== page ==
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When I'm using the LibTiff.Net 2.3 library I'm confused as to why I would ever want to save as a multi-strip TIFF image. Why not just always use the one big chunk (single-strip) rather then all the tiny chunks (multi-strip)? I think the multi-strip is even a little bigger possibly?

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Usually a multi-strip image is a little bit larger (in terms of file size) than single strip. But multi-strip images has some advantages:

  • Less memory can be used to process whole image because an application can process on strip at a time. For very large images it can make a difference. See this question for example.

  • Random access to image data is less complicated. Some compression schemes like LZW do not allow random scanline to be read. The library must decode all scanlines from the start of a strip in order to decode a scanline within a strip.

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Thanks Bobrovsky, after seeing this post I think I'm going to preserve the multi-strip then. –  Arvo Bowen Feb 25 '12 at 8:20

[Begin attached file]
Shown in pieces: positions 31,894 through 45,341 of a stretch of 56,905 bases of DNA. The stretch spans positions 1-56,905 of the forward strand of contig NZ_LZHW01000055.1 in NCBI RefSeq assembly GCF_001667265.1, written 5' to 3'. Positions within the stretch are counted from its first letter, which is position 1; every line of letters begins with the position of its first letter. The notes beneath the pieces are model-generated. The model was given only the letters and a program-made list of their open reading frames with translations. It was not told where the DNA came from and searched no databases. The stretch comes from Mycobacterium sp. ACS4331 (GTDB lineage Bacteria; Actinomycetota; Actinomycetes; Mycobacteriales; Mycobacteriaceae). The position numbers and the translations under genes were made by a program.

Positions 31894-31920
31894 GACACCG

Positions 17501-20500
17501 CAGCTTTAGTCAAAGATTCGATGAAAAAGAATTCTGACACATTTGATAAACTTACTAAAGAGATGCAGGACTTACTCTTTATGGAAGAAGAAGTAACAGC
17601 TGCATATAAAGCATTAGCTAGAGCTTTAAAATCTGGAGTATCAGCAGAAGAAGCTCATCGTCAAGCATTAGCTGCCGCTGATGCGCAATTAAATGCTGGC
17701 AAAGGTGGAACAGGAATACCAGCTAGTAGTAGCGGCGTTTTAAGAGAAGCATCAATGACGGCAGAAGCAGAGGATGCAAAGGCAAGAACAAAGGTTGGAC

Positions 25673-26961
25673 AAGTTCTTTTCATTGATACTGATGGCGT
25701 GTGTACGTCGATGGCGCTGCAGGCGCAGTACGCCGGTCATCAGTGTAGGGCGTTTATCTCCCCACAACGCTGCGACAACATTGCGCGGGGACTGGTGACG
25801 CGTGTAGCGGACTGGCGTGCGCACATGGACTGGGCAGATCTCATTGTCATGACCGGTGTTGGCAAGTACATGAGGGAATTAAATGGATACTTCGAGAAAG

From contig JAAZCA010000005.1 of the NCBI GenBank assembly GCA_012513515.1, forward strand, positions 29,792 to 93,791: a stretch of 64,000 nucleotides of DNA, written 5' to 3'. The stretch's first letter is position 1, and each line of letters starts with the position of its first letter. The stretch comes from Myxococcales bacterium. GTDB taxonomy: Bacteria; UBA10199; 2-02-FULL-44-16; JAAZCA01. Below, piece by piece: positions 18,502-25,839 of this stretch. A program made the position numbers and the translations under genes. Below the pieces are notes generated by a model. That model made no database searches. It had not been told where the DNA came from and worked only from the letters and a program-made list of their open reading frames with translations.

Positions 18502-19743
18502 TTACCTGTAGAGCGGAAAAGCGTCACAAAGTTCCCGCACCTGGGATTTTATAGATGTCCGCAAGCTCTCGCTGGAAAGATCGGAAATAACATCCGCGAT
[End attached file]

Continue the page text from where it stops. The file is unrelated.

I believe the multi-strip TIFF was from the old FAX Days. It was a way of semantically breaking up a single image into parts (or in this case pages). This could also provide a similar function in rendering, allowing the image to "scan in" piece by piece, instead of requiring the entire massive strip before it could display anything.

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OK that makes sense. :) Is there a standard StripOffset that is used in the multi-strip file? If I had to guess I would say it is 768? –  Arvo Bowen Feb 24 '12 at 22:33

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